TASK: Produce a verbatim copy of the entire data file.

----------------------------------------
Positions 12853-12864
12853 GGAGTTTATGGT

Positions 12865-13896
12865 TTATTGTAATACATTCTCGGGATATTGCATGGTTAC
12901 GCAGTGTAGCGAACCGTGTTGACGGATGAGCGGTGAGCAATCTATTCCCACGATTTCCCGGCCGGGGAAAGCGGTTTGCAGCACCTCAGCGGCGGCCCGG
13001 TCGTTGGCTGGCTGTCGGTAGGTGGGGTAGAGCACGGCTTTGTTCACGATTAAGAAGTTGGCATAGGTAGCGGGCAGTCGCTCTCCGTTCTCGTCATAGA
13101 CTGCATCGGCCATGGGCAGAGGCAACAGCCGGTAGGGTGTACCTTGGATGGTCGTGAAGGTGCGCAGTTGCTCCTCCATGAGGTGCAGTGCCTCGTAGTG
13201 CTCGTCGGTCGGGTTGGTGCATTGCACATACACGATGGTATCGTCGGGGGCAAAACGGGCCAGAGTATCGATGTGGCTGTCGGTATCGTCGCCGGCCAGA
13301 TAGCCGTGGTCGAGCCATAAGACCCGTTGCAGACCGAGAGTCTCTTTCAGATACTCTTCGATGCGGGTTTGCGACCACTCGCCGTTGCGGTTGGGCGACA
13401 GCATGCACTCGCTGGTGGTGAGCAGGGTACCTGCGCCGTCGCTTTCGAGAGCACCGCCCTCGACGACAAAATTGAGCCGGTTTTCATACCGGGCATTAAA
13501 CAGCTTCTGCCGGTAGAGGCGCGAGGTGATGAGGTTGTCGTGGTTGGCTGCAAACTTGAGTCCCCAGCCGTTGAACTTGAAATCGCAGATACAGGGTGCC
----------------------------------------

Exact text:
Positions 12853-12864
12853 GGAGTTTATGGT

Positions 12865-13896
12865 TTATTGTAATACATTCTCGGGATATTGCATGGTTAC
12901 GCAGTGTAGCGAACCGTGTTGACGGATGAGCGGTGAGCAATCTATTCCCACGATTTCCCGGCCGGGGAAAGCGGTTTGCAGCACCTCAGCGGCGGCCCGG
13001 TCGTTGGCTGGCTGTCGGTAGGTGGGGTAGAGCACGGCTTTGTTCACGATTAAGAAGTTGGCATAGGTAGCGGGCAGTCGCTCTCCGTTCTCGTCATAGA
13101 CTGCATCGGCCATGGGCAGAGGCAACAGCCGGTAGGGTGTACCTTGGATGGTCGTGAAGGTGCGCAGTTGCTCCTCCATGAGGTGCAGTGCCTCGTAGTG
13201 CTCGTCGGTCGGGTTGGTGCATTGCACATACACGATGGTATCGTCGGGGGCAAAACGGGCCAGAGTATCGATGTGGCTGTCGGTATCGTCGCCGGCCAGA
13301 TAGCCGTGGTCGAGCCATAAGACCCGTTGCAGACCGAGAGTCTCTTTCAGATACTCTTCGATGCGGGTTTGCGACCACTCGCCGTTGCGGTTGGGCGACA
13401 GCATGCACTCGCTGGTGGTGAGCAGGGTACCTGCGCCGTCGCTTTCGAGAGCACCGCCCTCGACGACAAAATTGAGCCGGTTTTCATACCGGGCATTAAA
13501 CAGCTTCTGCCGGTAGAGGCGCGAGGTGATGAGGTTGTCGTGGTTGGCTGCAAACTTGAGTCCCCAGCCGTTGAACTTGAAATCGCAGATACAGGGTGCC